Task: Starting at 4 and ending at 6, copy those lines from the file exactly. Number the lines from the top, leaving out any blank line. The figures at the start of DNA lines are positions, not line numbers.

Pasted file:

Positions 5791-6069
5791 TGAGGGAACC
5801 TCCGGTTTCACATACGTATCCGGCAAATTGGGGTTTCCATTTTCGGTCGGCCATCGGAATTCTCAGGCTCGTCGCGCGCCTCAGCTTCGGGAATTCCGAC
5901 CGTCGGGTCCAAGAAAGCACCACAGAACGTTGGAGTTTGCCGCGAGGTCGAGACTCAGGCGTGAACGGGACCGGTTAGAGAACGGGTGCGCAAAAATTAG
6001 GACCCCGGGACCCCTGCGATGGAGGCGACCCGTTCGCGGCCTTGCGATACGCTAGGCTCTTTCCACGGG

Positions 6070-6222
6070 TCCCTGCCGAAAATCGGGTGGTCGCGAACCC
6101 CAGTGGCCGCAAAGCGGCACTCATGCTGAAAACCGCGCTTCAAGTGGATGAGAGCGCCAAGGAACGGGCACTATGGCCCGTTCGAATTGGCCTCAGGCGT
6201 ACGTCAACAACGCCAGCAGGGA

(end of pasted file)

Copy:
5901 CGTCGGGTCCAAGAAAGCACCACAGAACGTTGGAGTTTGCCGCGAGGTCGAGACTCAGGCGTGAACGGGACCGGTTAGAGAACGGGTGCGCAAAAATTAG
6001 GACCCCGGGACCCCTGCGATGGAGGCGACCCGTTCGCGGCCTTGCGATACGCTAGGCTCTTTCCACGGG

Positions 6070-6222